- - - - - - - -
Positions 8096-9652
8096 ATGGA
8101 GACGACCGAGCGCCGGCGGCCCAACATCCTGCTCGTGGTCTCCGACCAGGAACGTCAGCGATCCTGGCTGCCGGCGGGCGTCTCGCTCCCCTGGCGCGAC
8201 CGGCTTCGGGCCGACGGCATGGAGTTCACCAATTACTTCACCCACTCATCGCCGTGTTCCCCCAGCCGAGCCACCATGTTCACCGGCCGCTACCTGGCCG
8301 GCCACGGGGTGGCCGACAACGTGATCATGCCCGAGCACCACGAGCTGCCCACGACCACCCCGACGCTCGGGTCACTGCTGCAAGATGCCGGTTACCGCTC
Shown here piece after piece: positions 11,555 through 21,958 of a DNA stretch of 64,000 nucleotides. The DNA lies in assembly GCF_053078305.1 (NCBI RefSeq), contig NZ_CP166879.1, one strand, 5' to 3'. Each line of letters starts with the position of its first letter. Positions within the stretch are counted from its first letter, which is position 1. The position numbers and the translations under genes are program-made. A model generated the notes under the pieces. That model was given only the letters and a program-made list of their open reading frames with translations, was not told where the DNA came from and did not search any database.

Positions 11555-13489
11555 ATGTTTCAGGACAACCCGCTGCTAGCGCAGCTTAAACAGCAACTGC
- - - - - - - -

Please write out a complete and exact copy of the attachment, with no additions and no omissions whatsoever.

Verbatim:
Positions 8096-9652
8096 ATGGA
8101 GACGACCGAGCGCCGGCGGCCCAACATCCTGCTCGTGGTCTCCGACCAGGAACGTCAGCGATCCTGGCTGCCGGCGGGCGTCTCGCTCCCCTGGCGCGAC
8201 CGGCTTCGGGCCGACGGCATGGAGTTCACCAATTACTTCACCCACTCATCGCCGTGTTCCCCCAGCCGAGCCACCATGTTCACCGGCCGCTACCTGGCCG
8301 GCCACGGGGTGGCCGACAACGTGATCATGCCCGAGCACCACGAGCTGCCCACGACCACCCCGACGCTCGGGTCACTGCTGCAAGATGCCGGTTACCGCTC
Shown here piece after piece: positions 11,555 through 21,958 of a DNA stretch of 64,000 nucleotides. The DNA lies in assembly GCF_053078305.1 (NCBI RefSeq), contig NZ_CP166879.1, one strand, 5' to 3'. Each line of letters starts with the position of its first letter. Positions within the stretch are counted from its first letter, which is position 1. The position numbers and the translations under genes are program-made. A model generated the notes under the pieces. That model was given only the letters and a program-made list of their open reading frames with translations, was not told where the DNA came from and did not search any database.

Positions 11555-13489
11555 ATGTTTCAGGACAACCCGCTGCTAGCGCAGCTTAAACAGCAACTGC